J.Rodda

International Hydrology Prize 2004
Prix International d'Hydrologie 2004

 
Dr John Rodda


Ceremony of the 2004 International Hydrology Prize, WMO, Geneva, 26 October 2004
From left to right A. Askew (IAHS President-Elect), Avinash Tyagi (WMO),
John Rodda, Andras Szöllösi-Nagy (UNESCO)


Award of the 2004 International Hydrology Prize to Dr John RODDA (United Kingdom)

The International Hydrology Prize is awarded annually to hydrologists who have made an outstanding contribution to the science. It is given by the International Association of Hydrological Sciences (IAHS) with the support of the World Meteorological Organization (WMO) and the United Nations Educational, Scientific and Cultural Organization (UNESCO).

The award for 2004 was presented to Dr John C. Rodda on 26 October in Geneva by Dr Arthur J. Askew, President-elect of IAHS, on the occasion of the twelfth session of WMO’s Commission for Hydrology. Dr Askew’s citation was as follows:

“It is a pleasure and honour to bring to this assembly the greetings of Professor Kuniyoshi Takeuchi, President of IAHS and, on his behalf, to present the 2004 International Hydrology Prize to John Rodda.

John was born some few years ago in Glamorgan, U.K. which makes him proudly a Welshman, and it was at the University of Wales that he received his tertiary education; gaining a BSc, a PhD and, in 1979, a DSc.

For ten years, from 1960 to 1969, John did research work at the then Institute of Hydrology in Wallingford, U.K. He returned there for some two years in the early 1970s and then again in the 1980s when for six years he was Assistant Director of the Institute. During the 1970s and early 1980s, he spent two years with the Department of Environment in London and eight years with the Water Data Unit in Reading.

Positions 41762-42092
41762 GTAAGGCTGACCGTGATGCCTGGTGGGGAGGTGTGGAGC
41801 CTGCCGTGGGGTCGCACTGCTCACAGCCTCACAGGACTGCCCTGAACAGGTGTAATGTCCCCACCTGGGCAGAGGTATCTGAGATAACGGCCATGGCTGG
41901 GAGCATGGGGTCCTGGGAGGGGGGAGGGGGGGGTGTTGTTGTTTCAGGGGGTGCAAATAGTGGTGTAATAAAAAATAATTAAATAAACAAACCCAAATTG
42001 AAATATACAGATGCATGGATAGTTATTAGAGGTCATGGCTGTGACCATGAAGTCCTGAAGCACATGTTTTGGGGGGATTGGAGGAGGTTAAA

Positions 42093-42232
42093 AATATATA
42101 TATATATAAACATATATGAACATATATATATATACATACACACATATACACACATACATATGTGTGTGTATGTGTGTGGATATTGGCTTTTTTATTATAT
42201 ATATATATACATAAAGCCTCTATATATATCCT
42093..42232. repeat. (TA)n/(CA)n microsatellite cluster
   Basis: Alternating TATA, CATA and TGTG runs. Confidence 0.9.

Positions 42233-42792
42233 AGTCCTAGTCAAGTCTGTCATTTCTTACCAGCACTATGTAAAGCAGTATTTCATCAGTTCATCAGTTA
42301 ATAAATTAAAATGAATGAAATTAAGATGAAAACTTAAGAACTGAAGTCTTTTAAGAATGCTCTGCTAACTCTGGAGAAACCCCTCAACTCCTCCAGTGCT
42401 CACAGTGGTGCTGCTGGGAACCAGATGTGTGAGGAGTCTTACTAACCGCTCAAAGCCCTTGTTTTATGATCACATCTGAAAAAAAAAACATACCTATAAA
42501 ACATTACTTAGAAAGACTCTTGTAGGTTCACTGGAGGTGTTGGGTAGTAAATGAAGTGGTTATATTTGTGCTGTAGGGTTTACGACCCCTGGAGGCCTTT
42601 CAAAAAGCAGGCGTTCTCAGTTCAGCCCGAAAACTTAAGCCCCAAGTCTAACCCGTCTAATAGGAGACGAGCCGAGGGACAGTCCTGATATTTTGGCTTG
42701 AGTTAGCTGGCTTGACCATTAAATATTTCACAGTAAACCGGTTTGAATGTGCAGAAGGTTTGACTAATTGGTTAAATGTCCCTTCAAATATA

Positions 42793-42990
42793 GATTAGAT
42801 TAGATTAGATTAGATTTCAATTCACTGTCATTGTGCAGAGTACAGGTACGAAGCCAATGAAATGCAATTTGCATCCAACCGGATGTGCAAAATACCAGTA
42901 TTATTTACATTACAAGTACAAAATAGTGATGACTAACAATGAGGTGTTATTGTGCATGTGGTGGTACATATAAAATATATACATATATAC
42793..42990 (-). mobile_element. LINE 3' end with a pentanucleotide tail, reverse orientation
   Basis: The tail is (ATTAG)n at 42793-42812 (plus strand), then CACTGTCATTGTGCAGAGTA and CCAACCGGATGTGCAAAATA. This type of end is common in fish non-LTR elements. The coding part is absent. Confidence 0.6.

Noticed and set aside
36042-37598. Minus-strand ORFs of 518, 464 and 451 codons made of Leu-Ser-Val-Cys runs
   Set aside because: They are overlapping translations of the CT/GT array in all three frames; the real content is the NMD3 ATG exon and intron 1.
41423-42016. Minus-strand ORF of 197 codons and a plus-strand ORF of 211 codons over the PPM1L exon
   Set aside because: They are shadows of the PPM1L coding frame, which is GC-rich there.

For a year, from 1969 to 1970, John worked in the WMO Secretariat in Geneva, Switzerland, to where he returned to take up the position of Director of its Hydrology and Water Resources Department from 1988 until his retirement in 1995; if one can refer to John’s subsequent active involvement in international hydrology as “retirement”.

Reference may be made to Dr Rodda’s links with academia. He gained a Diploma in Education in 1957, was a visiting professor at universities in U.K. and the Netherlands and is an Honorary Professor at the University of Wales.

Over the years, John has held a multitude of different positions. As regards IAHS, he was Chair of its Precipitation Committee from 1967 to 1971, Editor from 1971 to 1979, Secretary General from 1979 to 1987 and finally President from 1995 to 2001 and past-President from 2001 until 2003.